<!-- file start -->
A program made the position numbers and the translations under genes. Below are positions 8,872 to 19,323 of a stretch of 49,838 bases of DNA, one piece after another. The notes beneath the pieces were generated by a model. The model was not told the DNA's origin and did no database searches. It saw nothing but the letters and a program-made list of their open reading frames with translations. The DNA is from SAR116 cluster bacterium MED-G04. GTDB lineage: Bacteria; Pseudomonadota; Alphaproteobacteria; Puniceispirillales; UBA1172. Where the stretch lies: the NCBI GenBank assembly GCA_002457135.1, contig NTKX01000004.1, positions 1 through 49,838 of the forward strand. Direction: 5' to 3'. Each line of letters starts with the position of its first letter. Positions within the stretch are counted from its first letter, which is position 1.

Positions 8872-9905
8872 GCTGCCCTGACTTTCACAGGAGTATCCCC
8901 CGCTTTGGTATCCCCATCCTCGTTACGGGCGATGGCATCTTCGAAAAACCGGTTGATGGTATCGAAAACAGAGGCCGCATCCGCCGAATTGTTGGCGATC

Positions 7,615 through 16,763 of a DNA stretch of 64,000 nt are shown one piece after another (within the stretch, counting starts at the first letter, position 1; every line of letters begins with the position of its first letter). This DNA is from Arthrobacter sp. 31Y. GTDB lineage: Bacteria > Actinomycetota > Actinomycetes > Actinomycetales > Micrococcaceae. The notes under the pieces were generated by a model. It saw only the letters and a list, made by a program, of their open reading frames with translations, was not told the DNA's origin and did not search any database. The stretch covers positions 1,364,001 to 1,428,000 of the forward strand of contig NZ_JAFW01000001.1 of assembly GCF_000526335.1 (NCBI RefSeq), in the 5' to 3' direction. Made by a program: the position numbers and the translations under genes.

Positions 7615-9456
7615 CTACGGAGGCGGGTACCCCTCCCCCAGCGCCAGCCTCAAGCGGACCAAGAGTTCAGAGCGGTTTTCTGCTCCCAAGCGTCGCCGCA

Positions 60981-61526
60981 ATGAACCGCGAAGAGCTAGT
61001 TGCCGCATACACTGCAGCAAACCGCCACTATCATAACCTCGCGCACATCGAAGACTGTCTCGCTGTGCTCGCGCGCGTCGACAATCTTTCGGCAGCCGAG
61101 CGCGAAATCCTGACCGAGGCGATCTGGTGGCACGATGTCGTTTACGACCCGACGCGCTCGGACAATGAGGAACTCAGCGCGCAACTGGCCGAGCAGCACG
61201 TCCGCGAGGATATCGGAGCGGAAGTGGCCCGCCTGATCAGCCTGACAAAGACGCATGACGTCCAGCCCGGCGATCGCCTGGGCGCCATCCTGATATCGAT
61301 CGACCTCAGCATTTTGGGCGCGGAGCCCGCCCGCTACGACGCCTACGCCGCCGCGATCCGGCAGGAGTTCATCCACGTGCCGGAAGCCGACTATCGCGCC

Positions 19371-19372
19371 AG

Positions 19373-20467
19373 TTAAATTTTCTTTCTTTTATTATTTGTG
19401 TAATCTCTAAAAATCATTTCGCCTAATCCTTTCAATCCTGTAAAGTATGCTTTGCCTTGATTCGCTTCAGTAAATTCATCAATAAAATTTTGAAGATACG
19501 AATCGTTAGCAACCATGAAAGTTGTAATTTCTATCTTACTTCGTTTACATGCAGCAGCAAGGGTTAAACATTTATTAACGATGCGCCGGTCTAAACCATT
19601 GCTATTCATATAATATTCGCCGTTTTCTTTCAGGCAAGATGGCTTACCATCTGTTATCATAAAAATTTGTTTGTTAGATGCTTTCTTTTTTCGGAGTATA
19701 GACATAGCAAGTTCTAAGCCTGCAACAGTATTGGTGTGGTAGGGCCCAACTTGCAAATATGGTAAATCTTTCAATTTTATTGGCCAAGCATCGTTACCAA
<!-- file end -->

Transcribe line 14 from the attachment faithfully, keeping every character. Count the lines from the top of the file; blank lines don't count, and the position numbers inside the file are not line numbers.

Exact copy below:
Positions 19371-19372